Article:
Jimmy didn’t specify the ocean to which he was referring in “A Pirate Looks At Forty,” but we know from personal experience that the Atlantic can be a real mother. Also, any trip that starts at 1:42 a.m. by definition promises to be miserable. Whatever. Just spin up the radar and keep the North Star off the stern. The unexpected six-foot slow rollers weren’t too bad. The day got even brighter after the sun came up through the big lens, which probably wasn’t coincidental.
Thanks to Dana’s expert planning, we rode a helpful current most of the trip, which eliminated a good sixty minutes of wishing we were there already. Luckily we weren’t going too fast for the obligatory photo of Old Barney, although we were too far off shore for a good one.
Have we ever mentioned how much we dislike the Absecon Inlet? The Absecon Inlet is no fun even if you time it properly. Also, while we generally don’t mind Farley State Marina—after all that’s where we first bonded over fear with Second Wave—they didn’t have room because they were prepping for yet another boat show, which is why we spent a long Labor Day laboring to reach Cape May. The point, of course, is that mentally giving Atlantic City the finger from two miles offshore on our way by absolutely was justified.
Fortunately, there’s this one particular harbor, so far but yet so near. Almost exactly fifteen hours after slipping the lines at Atlantic Highlands we rolled into Utsch’s in Cape May.
Hey now! Just like that we’re done with oceans for a good while. Things are looking up.
Cape May is famous for its many Victorian homes. This 1860 model is dubbed “Southern Mansion,” and “is set on one-and-a-half acres of award-winning gardens in Cape May’s historic district” according to the website we found.
Cape May also is famous for the cute downtown that has the cute shop where we always end up buying an item or two of apparel we technically don’t need.
Although we love Cape May and were damn happy to get there on Monday, summer decided to hit Tumbleweed with full vengeance, perhaps as karmic payback for three months of daily 70° screenshots Doug has been sending to buddies back in Phoenix. So mostly we sat on the boat with air conditioners blasting until Wednesday morning, when we headed through the abandoned bridge that scared the crap out of us in 2018 but now we’re not sure why.
The Delaware Bay was teeming with huge ships, but with Buffett as the day’s soundtrack and a favorable current there was nothing but the oppressive heat and humidity to get us down. Chewin’ on a honeysuckle vine indeed.
Getting from the east side of the bay to the Chesapeake & Delaware Canal, however, did require some quick mental math: If Tumbleweed weighs 32 tons and is traveling at eight knots, and the 50,000-ton tanker Red Rum is a mile behind but closing at fourteen knots, when Tumbleweed cuts across her bow behind the two ships on a reciprocal heading, how much, if anything, will Mallory and Shannon inherit?
Normally through here we stop at Delaware City. Great place. Great memories. Something must be up, however, because right now Tim and Delaware City Marina don’t seem very interested in customers. No worries though, because we’ve always wanted to tie up at Schaefer’s Canal House. We’ll just skip right over Delaware and go straight to Maryland.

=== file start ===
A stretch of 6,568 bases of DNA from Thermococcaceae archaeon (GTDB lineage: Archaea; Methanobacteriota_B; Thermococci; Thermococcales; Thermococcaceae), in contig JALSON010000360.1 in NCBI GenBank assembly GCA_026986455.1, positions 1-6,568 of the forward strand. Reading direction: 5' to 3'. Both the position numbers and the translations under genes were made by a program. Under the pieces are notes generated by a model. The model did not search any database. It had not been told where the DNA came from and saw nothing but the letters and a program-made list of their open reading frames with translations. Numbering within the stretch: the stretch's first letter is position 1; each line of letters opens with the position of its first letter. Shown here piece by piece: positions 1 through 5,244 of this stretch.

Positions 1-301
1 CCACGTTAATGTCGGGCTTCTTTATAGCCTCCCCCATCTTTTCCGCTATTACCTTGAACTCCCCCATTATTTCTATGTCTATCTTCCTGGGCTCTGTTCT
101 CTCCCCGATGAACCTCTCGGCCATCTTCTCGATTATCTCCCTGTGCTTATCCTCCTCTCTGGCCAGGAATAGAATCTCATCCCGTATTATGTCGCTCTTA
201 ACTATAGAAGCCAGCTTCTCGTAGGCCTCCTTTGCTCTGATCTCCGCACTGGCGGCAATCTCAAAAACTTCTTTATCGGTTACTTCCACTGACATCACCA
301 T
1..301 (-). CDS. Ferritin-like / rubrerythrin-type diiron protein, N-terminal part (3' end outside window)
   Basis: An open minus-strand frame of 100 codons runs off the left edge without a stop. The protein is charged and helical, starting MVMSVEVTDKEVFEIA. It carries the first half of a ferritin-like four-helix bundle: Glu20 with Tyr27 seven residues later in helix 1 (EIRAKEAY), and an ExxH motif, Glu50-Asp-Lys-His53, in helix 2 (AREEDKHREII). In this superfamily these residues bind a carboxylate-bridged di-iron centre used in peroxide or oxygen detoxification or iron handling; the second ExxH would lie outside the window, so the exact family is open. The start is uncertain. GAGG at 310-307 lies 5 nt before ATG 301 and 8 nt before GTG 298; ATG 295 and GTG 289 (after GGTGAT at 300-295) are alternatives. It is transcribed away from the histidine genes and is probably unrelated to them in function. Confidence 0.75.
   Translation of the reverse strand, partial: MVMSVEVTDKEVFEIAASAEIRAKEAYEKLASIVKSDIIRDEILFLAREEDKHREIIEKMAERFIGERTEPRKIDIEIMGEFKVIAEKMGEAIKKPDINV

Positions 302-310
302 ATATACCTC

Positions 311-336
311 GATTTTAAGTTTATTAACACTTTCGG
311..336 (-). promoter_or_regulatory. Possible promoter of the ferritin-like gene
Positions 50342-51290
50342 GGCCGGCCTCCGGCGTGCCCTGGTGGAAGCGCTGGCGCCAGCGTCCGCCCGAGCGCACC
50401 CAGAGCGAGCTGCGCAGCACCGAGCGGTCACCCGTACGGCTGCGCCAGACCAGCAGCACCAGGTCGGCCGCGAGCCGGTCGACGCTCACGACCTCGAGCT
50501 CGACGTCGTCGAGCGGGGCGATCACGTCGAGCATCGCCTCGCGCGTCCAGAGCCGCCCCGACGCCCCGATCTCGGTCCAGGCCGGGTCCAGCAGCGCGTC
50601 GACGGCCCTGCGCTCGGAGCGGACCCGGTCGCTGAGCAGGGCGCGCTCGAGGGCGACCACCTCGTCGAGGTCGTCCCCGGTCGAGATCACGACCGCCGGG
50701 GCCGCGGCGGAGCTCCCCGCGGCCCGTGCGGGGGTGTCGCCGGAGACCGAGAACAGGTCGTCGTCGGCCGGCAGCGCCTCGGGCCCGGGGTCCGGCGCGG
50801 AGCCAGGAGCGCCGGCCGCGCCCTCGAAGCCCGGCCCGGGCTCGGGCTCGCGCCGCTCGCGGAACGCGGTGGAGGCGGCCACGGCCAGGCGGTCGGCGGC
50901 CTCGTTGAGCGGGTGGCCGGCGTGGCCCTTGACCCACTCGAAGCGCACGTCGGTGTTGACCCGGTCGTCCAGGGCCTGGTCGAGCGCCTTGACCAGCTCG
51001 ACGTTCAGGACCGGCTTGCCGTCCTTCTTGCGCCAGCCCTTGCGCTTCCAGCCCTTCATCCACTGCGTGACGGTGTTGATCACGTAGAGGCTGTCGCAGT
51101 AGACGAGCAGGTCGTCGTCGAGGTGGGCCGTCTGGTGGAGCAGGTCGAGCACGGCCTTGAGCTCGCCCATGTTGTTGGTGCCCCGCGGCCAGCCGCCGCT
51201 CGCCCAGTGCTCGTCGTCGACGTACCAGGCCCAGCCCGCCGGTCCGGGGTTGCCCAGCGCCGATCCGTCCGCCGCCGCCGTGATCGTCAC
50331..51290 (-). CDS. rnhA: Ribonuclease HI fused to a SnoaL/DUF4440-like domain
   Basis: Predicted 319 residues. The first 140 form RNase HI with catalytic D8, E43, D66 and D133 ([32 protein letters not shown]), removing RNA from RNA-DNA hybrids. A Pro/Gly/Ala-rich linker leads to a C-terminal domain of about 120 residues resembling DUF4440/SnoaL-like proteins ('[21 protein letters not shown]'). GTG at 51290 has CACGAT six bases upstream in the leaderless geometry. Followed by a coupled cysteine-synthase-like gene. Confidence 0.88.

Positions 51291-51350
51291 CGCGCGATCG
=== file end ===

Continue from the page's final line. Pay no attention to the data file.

The C & D Canal supposedly is one of the busiest in the world, which we don’t doubt. Here’s the oddly-named tug McAllister Sisters towing over three hundred containers which may be empty or may be full of something or others.
Schaefer’s offered up a nice spot right in the artsy shadow of the Chesapeake City Bridge.
Ships carrying foreign cargo through the canal have to use local pilots, who get on and off without anybody slowing down. On the Delaware Bay they need Delaware dudes, and on the Chesapeake Bay from Baltimore north they need Maryland dudes. Chesapeake City is the hand-off point. Which is cool, because the pilot boarding Swift Ace did so right where we could watch. How awesome is that?
Yes, dinner at the Canal House was delicious, and yes, we got a good sunset under the bridge.
Flawless day on the Chesapeake Bay today. Sweet little six-hour ride down to Rock Hall.
Actually that’s not entirely true. It was 95° with one million percent humidity. Sticky. Also, we’re back in the land of crab pots that generations of Maryland watermen have been setting out for the singular purpose of snagging one of our stabilizer fins. And there’s a crap-ton of debris floating about, which stinks for the guy using the autopilot when he wants to be focused on football articles instead of looking up every five seconds. If only there were more birds willing to mark the hazards for us.
Oh, and the coincidentally-named tug Rock Hall had the temerity to push barges into our path, which we sort of saw coming but at 7.5 knots were powerless to avoid so we had to slow way down for a good bit because the water was very shallow off the side of the channel where we foolishly pinned ourselves. Grrr.
So basically the day only was somewhat flawless. But some more birds welcomed us in to Rock Hall Landing, which made everything okay.
Our last time in Rock Hall we joked about it being the Rock Hall of Fame. Since then we’ve been to Cleveland and visited the Rock Hall of Fame. We now can confirm with certainty that the two are unrelated.
We also can confirm that we barely mustered the will to walk two hundred yards to the seafood joint. Now that we’re back and have the ACs working overtime, we ain’t looking for more interesting stuff to add so we might as well wrap up this gem of a post and watch TV. Despite all that weather funny business it looks like we’ll make Zimmerman’s on the 13th as hoped.